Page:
It was not a pretty weekend in everyone’s favorite, dysfunctional, nominally democratic Great Lakes autocracy. (Whoops! Second favorite.) The fallout over Burundi’s disputed elections last week began as soon as the official results were announced on Friday, with President Pierre Nkurunziza’s CNDD-FDD party claiming a convincing 64.03 percent of the votes. The former rebel group, FNL, was a distant second, with just over 14 percent.
On Friday, the opposition parties “expressed outrage at the official results and demanded the resignation of the national electoral board.”
“Our position is crystal clear: we are still demanding the May 24 elections be invalidated and we also want the electoral commission to resign because it is not independent,” said FNL leader Agathon Rwasa.
He was speaking in the name of 12 opposition parties at a press conference held immediately after the annnouncement of the official results.
Meanwhile the United Nations’ independent expert on the human rights situation in Burundi, Akich Okola,
interviewed observers in Burundi to evaluate the elections. He said as far as he can see, the results reflect the will of the people. But he added that the necessary evidence might not be available to him.
“This is the third democratic elections that this country has held,” said Okola. “I was privileged to observe the second democratic elections in 2005 and this third series in this democratic process I think is indicating that Burundi is slowly maturing into a democratic state.”
Of course, that slow maturation process won’t come without some growing pains. And things quickly became painful this weekend, when violence erupted in Bujumbura during opposition protests over the contested results.
The opposition National Liberation Forces (FNL) said people began demonstrating in Bujumbura’s Kinama quarter when they found “several ballot boxes filled with balloting papers, some of them not counted.”
“The people protested and the policed intervened,” said party spokesman Jean-Bosco Havyarimana, adding that senator Petronie Habanabashaka and 50 party activists were taken in by police.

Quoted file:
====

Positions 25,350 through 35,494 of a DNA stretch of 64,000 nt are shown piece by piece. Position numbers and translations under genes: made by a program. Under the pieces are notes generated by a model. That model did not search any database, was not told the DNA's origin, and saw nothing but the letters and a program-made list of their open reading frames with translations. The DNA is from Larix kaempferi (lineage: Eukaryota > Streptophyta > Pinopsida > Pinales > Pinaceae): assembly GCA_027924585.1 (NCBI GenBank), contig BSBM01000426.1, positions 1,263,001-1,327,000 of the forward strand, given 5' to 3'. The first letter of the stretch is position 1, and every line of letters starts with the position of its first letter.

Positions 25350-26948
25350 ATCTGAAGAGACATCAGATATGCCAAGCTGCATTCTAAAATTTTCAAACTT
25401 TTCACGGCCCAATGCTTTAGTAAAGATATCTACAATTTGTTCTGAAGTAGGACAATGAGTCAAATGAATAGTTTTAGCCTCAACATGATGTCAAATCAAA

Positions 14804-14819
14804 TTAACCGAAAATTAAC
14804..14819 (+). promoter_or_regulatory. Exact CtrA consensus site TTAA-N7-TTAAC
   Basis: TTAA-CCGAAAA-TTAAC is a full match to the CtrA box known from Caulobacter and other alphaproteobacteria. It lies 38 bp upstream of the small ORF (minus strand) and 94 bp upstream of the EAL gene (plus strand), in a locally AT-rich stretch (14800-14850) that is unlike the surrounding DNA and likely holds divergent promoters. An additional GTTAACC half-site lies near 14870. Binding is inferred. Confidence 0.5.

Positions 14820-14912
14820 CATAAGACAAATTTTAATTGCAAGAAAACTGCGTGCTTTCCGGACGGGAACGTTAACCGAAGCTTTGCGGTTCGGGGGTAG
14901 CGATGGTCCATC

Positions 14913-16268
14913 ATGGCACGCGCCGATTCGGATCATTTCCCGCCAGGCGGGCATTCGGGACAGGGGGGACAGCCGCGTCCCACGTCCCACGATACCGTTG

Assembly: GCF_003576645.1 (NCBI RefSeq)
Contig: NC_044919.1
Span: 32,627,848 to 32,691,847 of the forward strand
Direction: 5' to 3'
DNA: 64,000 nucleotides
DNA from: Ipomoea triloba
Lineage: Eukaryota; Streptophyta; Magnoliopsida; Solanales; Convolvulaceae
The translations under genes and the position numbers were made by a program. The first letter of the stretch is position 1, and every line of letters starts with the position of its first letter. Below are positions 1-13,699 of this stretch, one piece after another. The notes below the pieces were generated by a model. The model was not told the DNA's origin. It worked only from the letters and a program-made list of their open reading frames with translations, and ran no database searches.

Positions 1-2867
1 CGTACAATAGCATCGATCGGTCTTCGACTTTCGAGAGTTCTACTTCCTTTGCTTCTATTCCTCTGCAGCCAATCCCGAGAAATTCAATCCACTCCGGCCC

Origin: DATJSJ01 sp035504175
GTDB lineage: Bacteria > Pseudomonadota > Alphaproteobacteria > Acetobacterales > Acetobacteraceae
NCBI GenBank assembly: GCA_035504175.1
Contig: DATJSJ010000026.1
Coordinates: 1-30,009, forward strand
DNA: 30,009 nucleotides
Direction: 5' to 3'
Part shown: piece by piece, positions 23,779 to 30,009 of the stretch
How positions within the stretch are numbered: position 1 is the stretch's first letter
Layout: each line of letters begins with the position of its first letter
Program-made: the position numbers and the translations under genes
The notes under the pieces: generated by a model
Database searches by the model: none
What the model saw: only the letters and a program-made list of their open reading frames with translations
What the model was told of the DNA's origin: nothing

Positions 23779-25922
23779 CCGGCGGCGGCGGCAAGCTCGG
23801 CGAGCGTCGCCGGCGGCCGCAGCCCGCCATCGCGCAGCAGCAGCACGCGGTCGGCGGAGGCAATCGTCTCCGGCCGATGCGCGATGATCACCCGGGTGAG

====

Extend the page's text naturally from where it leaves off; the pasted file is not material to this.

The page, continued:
A police spokesman denied that the senator had been arrested, but a local official said that elsewhere in Bujumbura, things quickly began to spiral out of control. According to administrator Emile Ndayarinze:
“Election commission agents were collecting election material used in Monday’s vote. A large crowd arrived and started hurling stones at these agents and police fired in the air to disperse the crowd,” he said.
This was followed by a “real riot — the Kinama market was looted and was closed in the afternoon, police and civilians were wounded and a dozen ringleaders were arrested,” he said.
The violence escalated on Sunday, when a local leader from the opposition Union for Peace and Development (UPD) party was killed by a grenade blast in Muyinga province.
“At 16:00 GMT the UPD’s deputy chair in Buhinyuza commune, Asumani Nzeyimana, was talking to some people when someone in police uniform threw a grenade at them. It exploded and caused him fatal injuries,” said [party spokesman] Chauvineau Mugwengezo.
“Nzeyimana succumbed to his injuries while six other party activists were seriously wounded and are in hospital,” he said of the Sunday incident.
The spokesperson also said another local party leader narrowly missed death on Sunday after two men in civilian clothing shot at him.
“In both cases these are political crimes linked to the elections and ordered by the regime,” he said.
Ruling party officials denied any political motives behind the attacks, but Mugwengezo insisted both men “were investigating the fraud that characterised last Monday’s local elections, notably the ballot box stuffing we’ve seen everywhere.”
On Monday, in the campaign season’s latest twist, FNL leader Agathon Rwasa and four other presidential candidates announced they were withdrawing from this month’s polls in protest over the results of last week’s elections.
“I came to withdraw my candidacy in the June 28 presidential poll because I refuse to take part in a fraudulent election whose results are already decided,” Rwasa told AFP at the electoral board office.
This is troubling news, since despite the optimism and assurances of international observers last week, the political situation in Burundi appears to be rapidly deteriorating. Let’s not forget the high level of risk involved in this sort of brinkmanship: both the ruling party and the main opposition party (CNDD-FDD and FNL, respectively), are former rebel groups who spent more than a decade fighting in Burundi’s disastrous civil war, and who are believed to be armed to the teeth. UPD – another prominent opposition party – is itself a CNDD-FDD splinter group, widely considered to have stockpiles of arms. And even minor political players, like FRODEBU and MSD, have drawn discontented, demobilized rebel soldiers into their ranks. The widespread clashes in the weeks leading up to last week’s elections, however minor, have illustrated just how volatile the political climate is in Burundi right now. Let’s hope the gains of the past five years aren’t undone in the days and weeks ahead.